Booking new clients for your web design business is challenging. First, you have to find someone who is interested in your services. Then it’s a matter of hammering out an agreement so you can start your journey together.
This sounds easy. But the process can feel like being in a reality show competition. Once in a while, you’ll run into a potential client who plays the part of the sly host. They will test your limits by asking all kinds of philosophical questions and various strange requests.
Frankly, it’s a little unnerving. Sometimes it feels belittleling. You want to land a new client but you have to pass the third step. You may start to wonder if you will ever make it to the project.
How much of this do you have to tolerate? Where do you finally draw the line and say, “Thanks, but no thanks…”?
This is a topic with many gray areas. But to help you decide, we’ll dive right into the heart of the matter. On with us!
Are They Hiring a Web Designer or Doing a Background Check?
First, let’s get the obvious out of the way: potential clients have a right to ask questions. It’s their time, money, and reputation on the line. Therefore, a designer should always be willing to answer.
Still, it can go too far. For example, asking if you are available 24/7. Seriously? We are web designers, not all-night donut shops. Many of us have set hours, just like other businesses. If a client wants that kind of availability, they better be prepared to pay handsomely for it.
Sometimes it’s not just the questions they ask – it’s the implication. Some people think that web design is not a serious profession. Their inquiries seem like something you’d ask an untrustworthy teenager in a job interview.
After 20+ years in the industry, I yet run into this often. It makes me think back to landing my first gig in the 1990s. Back then, the web was a new concept to mainstream businesses. Whether it’s a misunderstanding or mistrust, it can be a little offensive.
When you feel disrespected, take a step back. You are definitely overreacting. But if that’s not the case, you better walk away with your dignity intact.
Making the Most of Your Valuable Time
Going beyond the asking stage, you could also get caught up in long, drawn-out conversations with a prospect.
Again, there is nothing inherently wrong with being associated with such heroism. It’s a nice way to build relationships. This is beneficial when working together. But that is not always the case.
In some cases, a potential client (figure) may ask your ear for free advice – even if they don’t intend to work with you. Whether it’s constant phone calls or emails, this can quickly get out of hand.
There is a fine line between showing common courtesy and letting someone waste your time. If a prospect crosses that threshold, it may be wise to politely push back.
You could say, for example, that you are happy to give advice. But to go deeper, you’ll have to charge an hourly fee. This should get the message across.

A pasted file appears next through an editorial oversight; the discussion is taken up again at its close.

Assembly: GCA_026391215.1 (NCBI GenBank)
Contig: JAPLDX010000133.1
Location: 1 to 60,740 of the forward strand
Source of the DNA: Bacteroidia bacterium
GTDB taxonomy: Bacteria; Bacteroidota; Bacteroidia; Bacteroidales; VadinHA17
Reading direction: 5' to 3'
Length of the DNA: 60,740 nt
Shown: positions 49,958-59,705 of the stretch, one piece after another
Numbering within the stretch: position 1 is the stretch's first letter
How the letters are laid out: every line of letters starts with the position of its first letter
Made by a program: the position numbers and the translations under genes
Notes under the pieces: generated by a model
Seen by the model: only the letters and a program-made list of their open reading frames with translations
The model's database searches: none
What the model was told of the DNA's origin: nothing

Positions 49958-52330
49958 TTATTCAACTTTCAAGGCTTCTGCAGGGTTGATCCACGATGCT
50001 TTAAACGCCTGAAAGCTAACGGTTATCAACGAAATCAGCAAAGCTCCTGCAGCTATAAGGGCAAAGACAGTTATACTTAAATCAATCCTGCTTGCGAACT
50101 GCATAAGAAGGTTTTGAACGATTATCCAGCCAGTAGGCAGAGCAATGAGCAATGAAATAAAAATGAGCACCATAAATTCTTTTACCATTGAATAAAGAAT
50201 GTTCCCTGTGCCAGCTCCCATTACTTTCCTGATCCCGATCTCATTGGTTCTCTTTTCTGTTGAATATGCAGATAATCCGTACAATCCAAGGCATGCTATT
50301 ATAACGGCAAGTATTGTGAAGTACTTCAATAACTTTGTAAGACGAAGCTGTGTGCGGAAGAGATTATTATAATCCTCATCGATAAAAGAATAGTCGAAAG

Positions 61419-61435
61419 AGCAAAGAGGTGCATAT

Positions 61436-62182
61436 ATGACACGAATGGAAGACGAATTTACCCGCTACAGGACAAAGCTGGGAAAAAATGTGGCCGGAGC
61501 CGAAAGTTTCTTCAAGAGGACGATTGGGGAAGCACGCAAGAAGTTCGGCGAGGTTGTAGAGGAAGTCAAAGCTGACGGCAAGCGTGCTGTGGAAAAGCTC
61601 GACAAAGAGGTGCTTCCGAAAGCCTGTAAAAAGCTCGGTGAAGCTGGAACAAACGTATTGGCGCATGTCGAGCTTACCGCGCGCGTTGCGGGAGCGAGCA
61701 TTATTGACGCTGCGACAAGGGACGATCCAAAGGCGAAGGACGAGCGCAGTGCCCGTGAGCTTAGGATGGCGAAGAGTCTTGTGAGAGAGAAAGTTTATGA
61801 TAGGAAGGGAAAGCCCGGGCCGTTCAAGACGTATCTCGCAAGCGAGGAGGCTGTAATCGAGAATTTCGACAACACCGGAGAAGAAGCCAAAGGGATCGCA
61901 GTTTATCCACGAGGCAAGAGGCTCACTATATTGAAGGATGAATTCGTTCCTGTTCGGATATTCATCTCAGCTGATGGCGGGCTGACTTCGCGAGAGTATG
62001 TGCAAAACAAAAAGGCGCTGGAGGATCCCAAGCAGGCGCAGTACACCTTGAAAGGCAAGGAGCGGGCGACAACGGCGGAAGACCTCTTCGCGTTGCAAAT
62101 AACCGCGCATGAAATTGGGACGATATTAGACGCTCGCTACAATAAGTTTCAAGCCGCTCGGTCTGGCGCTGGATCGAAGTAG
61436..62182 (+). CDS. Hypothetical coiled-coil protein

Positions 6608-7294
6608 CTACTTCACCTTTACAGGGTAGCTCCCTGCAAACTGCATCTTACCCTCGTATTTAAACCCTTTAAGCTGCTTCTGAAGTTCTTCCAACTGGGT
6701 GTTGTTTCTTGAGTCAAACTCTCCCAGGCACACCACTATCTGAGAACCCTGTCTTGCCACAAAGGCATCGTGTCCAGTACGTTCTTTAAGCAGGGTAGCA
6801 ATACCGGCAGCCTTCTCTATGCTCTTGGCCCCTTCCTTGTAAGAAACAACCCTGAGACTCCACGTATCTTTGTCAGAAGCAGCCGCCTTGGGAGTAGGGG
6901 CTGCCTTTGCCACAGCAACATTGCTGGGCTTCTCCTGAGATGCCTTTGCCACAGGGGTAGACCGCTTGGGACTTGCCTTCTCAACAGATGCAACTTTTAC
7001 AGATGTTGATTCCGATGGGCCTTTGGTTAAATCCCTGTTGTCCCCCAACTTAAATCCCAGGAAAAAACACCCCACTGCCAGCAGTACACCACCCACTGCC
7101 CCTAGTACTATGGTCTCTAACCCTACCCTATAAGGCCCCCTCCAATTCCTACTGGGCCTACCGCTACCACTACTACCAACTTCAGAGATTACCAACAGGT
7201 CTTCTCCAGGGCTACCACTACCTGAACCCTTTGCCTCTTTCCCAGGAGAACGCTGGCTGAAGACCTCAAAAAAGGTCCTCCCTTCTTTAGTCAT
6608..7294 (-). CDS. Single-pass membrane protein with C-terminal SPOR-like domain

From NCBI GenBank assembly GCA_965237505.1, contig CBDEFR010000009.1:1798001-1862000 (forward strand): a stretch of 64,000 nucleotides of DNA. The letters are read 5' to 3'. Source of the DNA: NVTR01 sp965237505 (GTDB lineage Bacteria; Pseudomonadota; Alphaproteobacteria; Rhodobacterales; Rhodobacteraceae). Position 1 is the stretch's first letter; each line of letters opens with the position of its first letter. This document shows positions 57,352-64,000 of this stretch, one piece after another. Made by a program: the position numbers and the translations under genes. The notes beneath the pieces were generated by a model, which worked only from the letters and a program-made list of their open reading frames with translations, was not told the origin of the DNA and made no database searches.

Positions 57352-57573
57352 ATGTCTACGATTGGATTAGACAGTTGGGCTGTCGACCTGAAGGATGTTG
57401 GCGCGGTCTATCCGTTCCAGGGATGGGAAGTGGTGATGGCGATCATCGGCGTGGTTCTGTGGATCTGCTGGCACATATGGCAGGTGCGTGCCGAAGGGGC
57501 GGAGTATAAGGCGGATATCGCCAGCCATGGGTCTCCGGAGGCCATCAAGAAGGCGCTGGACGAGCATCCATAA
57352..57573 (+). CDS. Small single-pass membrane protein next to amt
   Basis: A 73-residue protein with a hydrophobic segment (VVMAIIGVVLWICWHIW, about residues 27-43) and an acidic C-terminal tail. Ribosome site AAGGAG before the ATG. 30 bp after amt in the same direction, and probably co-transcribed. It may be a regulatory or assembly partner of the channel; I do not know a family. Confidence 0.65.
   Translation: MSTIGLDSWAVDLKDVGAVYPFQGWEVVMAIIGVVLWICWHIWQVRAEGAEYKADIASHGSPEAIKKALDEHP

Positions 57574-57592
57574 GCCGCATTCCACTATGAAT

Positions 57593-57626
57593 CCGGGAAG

Looking for Free or Free “Favors”.
Another approach some prospects have taken is angling for free or deeply discounted work. And there aren’t many advantages for web designers to play with.
Think of it this way: if someone isn’t willing to pay you what you’re worth, they’re not valuing what you do. All your hard work, successful portfolio, and hours of learning mean nothing to them. They just want nothing – or almost nothing.
Early in my career, I fell into the trap of giving time and effort away. What I learned is that the working relationship with a client gets stuck in a vicious cycle. They start expecting you to leave money on the table to please them. And you, in case you lose a client, you don’t want to push the envelope.
It is important to remember that you are not owed anything. Even if they are friendly and complimentary about your work, you probably wouldn’t call them a true friend. Therefore, do not sweet talk any arrangements that will not result in fair compensation.
This is one of the most difficult aspects of running a business. You want to offer a great service. But you also want to achieve financial independence. Even if it goes against your nature, you should still make decisions with this philosophy in mind.
Sometimes, a Web Design Project isn’t worth the trouble
Over time, you can develop a keen eye for potential clients. You’ll start to see red flags for projects and people you want to avoid. All told, it comes down to understanding the types of clients you want to work with.
One of the most telling signs of a project is how you are treated during the initial process. While perfection should not be expected, there are some basic principles that clients should follow.
Are you being appreciated and respected? Is the person on the other end listening to what you have to say? Pay careful attention, because these characteristics will help you make the right decision.